Calcium and pituitary adenylate cyclase-activating polypeptide induced expression of circadian clock gene mPer1 in the mouse cerebellar granule cell culture

Masashi Akiyama, Youichi Minami, Tatsuki Nakajima, Takahiro Moriya, Shigenobu Shibata

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Mammalian circadian clock genes Per1 and Per2 are rhythmically expressed not only in the suprachiasmatic nucleus where the mammalian circadian clock exists, but also in other brain regions and peripheral tissues. The induced circadian oscillation of Per genes after treatment with high concentrations of serum or various drugs in cultured cells suggests the ubiquitous existence of the oscillatory mechanism. These treatments also result in a rapid surge of expression of Per1. It has been shown that multiple signaling pathways are involved in Per1 gene induction in culture cells. We used a dispersed primary cell culture made up of mouse cerebellar granule cells to examine the stimuli inducing the mPer genes and their signaling pathways in neuronal tissues expressing mPer genes. We demonstrated that mPer1, but not mPer2, mRNA expression was dependent on the depolarization state controlled by extracellular KCl concentration in the granule cell culture. Nifedipine treatment reduced mPer1 induction, suggesting that mPer1 mRNA expression depends on intracellular calcium concentration regulated through a voltage-dependent Ca2+ channel. Transient mPer1 mRNA induction was observed after elevating KCl concentration in the medium from 5 mM to 25 mM. This increased expression was suppressed by a calmodulin antagonist, or CaMKII/IV inhibitor, but not by MEK inhibitors. Addition of pituitary adenylate cyclase-activating polypeptide-38 to the medium also induced transient Per1 gene expression. This induction was mimicked by dibutyryl-cAMP and suppressed by a protein kinase A (PKA) inhibitor, but not by MEK inhibitors. These results suggest that Ca2+/calmodulin-dependent protein kinase II/IV- and PKA-dependent pathways are involved in high-KCl and PACAP-induced mPer1 induction, respectively, and neural tissues use multiple signaling pathways for mPer1 induction similar to culture cells.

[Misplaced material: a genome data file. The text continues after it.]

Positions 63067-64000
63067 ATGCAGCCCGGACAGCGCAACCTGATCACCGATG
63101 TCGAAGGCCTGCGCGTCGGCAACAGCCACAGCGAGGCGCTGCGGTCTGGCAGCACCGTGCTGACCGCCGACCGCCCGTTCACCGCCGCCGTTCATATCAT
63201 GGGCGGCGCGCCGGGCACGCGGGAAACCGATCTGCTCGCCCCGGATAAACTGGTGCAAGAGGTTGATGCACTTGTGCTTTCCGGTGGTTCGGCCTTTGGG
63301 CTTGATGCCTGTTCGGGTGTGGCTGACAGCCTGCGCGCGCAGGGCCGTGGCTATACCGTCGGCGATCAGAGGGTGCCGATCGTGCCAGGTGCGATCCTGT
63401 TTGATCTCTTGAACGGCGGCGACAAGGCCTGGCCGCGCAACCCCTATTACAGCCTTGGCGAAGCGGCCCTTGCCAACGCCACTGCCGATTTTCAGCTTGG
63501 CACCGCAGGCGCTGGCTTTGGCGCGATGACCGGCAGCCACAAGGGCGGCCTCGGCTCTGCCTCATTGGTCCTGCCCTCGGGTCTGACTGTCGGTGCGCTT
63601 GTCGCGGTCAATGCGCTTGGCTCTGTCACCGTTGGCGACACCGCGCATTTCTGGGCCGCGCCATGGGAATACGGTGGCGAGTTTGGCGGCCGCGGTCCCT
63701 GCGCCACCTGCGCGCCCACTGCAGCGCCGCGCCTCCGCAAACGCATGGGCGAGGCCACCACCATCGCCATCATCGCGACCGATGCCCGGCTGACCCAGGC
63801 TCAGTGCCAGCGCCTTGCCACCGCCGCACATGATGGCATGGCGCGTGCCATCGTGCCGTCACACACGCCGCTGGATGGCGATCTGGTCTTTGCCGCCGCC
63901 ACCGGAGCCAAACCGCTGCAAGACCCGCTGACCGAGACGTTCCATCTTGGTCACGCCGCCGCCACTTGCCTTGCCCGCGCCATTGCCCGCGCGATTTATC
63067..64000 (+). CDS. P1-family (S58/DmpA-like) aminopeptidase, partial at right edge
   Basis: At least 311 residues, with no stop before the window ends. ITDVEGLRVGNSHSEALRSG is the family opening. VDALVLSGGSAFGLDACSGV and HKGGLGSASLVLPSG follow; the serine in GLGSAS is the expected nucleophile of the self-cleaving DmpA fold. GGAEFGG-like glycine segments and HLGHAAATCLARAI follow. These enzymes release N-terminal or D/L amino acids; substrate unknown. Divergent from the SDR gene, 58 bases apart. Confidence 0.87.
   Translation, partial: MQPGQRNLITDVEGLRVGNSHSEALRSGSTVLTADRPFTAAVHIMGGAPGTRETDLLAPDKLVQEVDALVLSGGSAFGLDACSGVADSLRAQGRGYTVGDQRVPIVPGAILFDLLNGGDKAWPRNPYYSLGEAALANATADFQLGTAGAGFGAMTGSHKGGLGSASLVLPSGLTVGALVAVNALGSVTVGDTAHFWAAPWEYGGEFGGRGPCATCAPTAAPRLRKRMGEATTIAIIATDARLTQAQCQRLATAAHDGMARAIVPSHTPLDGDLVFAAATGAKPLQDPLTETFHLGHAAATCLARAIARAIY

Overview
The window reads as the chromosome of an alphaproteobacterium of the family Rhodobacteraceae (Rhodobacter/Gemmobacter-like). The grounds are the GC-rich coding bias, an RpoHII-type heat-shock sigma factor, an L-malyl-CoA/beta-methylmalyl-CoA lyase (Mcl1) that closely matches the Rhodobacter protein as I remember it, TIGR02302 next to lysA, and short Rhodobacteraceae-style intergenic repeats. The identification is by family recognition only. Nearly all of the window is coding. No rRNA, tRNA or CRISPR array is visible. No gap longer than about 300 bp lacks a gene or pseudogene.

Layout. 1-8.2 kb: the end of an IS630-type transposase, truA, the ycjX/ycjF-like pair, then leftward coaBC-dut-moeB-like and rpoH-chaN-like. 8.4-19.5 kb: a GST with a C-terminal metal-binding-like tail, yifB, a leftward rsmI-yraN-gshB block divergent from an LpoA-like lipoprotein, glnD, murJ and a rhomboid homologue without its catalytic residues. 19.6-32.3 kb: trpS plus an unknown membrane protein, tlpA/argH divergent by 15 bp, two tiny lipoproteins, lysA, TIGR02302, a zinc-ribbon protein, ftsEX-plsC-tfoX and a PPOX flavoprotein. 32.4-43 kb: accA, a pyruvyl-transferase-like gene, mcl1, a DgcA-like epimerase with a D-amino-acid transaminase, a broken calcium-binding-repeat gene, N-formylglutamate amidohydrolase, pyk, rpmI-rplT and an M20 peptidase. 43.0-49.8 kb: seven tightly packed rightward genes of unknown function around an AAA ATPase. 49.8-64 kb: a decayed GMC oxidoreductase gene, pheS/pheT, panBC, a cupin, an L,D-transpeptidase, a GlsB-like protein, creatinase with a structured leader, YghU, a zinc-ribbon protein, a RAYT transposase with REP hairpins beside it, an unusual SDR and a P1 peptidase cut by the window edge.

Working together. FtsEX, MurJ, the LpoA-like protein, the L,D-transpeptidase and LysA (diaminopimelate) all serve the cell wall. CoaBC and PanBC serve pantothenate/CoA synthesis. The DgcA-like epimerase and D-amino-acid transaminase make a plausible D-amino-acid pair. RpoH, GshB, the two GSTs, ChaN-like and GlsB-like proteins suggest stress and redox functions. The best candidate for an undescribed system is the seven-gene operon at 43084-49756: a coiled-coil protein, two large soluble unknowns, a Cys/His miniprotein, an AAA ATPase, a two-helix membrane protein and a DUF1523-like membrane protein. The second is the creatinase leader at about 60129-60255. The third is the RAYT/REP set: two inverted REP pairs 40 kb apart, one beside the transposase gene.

Original languageEnglish
Pages (from-to)499-508
Number of pages10
JournalJournal of neurochemistry
Issue number3
Publication statusPublished - 2001 Aug 20



  • Cerebellum
  • Circadian
  • Granule cell culture
  • Signal transduction
  • mPer1

ASJC Scopus subject areas

  • Biochemistry
  • Cellular and Molecular Neuroscience

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